grief

x-ray-glassware

Did it ever occur to you that we might not need counsellors if we took the time to live through grief, rather than barrelling on and wondering why we feel so wretched, and casting about outside ourselves for quick fixes when there is no such thing?

It’s no secret that I harbor a severe nostalgia for the last century, and this is one example of why: when I was a kid, if someone close to you died, even if it was expected, you took at least a week – better, a month or more – to stop stop stop and grieve, and your community rallied round, picked up your slack so that you could come to terms, if not grips, with that shift in your personal universe.

Almost everything wrong with this century could have been avoided if we had taken the time to think and feel and reflect, to look after each other instead of into our devices, to reacting with something other than jerking knees.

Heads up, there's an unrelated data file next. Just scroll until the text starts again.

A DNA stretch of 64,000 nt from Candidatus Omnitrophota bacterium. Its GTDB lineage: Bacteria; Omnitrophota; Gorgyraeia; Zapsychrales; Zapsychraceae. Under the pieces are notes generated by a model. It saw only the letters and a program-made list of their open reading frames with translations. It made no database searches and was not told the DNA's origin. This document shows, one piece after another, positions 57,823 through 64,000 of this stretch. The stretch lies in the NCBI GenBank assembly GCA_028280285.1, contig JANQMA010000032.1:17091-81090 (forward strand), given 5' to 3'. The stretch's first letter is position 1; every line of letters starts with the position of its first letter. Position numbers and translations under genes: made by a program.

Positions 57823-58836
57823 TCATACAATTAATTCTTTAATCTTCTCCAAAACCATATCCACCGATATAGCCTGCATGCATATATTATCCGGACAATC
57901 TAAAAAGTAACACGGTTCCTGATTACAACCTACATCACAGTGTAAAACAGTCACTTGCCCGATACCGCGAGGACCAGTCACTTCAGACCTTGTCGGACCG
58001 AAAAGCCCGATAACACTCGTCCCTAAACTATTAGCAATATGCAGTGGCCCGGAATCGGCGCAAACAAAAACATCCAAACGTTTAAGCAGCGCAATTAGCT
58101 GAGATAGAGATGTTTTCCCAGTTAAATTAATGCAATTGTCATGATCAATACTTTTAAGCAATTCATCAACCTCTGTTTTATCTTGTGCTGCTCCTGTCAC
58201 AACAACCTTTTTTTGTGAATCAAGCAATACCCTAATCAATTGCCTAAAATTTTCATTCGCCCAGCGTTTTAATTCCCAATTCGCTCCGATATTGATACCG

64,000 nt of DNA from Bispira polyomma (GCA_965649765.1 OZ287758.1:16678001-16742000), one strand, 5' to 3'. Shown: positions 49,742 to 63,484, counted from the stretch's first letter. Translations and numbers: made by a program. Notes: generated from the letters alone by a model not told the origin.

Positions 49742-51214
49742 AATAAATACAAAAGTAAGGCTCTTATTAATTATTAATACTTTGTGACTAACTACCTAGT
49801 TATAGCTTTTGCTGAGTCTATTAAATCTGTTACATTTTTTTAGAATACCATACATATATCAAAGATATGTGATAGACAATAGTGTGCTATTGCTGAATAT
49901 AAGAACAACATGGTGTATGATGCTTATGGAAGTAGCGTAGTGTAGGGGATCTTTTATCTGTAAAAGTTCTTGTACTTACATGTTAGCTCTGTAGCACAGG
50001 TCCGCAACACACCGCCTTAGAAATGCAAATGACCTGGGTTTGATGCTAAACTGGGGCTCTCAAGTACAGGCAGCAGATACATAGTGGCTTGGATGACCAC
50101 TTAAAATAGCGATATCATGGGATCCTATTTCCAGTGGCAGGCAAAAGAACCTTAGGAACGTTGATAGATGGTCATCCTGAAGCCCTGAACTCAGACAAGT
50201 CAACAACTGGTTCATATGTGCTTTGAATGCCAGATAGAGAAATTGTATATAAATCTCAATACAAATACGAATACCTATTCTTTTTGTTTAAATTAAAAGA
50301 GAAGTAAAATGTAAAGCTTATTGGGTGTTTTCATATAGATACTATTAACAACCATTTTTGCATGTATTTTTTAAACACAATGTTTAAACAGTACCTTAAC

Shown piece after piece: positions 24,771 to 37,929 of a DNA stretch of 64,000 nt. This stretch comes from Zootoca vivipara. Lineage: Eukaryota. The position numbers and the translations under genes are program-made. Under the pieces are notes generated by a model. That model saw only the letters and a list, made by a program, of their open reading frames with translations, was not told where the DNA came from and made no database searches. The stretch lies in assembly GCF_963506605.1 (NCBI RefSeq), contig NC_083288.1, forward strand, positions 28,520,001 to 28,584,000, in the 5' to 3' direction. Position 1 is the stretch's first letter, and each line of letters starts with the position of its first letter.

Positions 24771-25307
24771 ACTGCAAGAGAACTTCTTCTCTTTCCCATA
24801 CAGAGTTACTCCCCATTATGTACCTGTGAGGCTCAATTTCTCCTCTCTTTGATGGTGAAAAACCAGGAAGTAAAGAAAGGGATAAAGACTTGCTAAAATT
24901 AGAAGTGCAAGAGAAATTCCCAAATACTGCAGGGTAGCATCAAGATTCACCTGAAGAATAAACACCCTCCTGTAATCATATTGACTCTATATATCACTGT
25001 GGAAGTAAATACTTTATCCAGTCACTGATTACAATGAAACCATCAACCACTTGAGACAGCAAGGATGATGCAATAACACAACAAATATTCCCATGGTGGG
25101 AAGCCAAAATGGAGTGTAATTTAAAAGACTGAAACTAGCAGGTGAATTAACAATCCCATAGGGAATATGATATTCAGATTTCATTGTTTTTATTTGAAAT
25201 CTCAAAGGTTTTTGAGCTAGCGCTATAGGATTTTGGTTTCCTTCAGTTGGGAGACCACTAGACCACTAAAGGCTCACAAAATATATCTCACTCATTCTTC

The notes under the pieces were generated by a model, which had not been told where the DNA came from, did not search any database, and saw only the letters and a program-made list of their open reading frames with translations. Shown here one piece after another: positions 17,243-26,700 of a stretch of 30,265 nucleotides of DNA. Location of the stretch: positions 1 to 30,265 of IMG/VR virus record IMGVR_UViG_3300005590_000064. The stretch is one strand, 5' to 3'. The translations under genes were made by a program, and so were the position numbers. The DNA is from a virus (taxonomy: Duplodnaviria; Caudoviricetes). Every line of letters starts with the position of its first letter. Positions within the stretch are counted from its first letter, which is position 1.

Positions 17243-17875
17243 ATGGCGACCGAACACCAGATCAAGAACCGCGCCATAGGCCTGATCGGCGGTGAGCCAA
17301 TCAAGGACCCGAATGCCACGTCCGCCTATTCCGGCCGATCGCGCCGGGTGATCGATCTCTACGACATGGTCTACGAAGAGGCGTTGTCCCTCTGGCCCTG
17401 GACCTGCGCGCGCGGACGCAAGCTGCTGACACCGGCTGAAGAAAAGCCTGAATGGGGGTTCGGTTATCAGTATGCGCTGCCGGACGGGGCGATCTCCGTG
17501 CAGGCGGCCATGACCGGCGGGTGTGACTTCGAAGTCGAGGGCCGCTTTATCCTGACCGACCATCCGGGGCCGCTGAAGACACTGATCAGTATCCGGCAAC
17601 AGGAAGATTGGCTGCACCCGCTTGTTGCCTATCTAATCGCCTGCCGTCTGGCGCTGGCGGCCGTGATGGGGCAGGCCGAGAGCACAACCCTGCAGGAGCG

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guilt

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Well, I’ve done it. News of another death – not a near-and-dear (in case you are also a near-and-dear and suddenly worried) – so to avoid those horrible status “updates” when someone posts on the not-yet-decommissioned wall or comments on another post and I see his profile picture and forget he’s dead, and then I remember, I have “unfriended” him. I feel wretched, disloyal, Continue reading

entitlement

xrayvision

Back in December, I was attending a general-seating play at 59E59. I arrived early and chose my seat with care. When the house was almost full, A young woman and man came in, the woman pointed at a single seat elsewhere and told me I could go sit in it so she and her date could sit together. “No,” said I. There were a couple of empty duos, not nearly as good seats, and anyway I don’t like being bossed about, particularly by a young woman who believes that because she is with a man, she is worth more than I am. Continue reading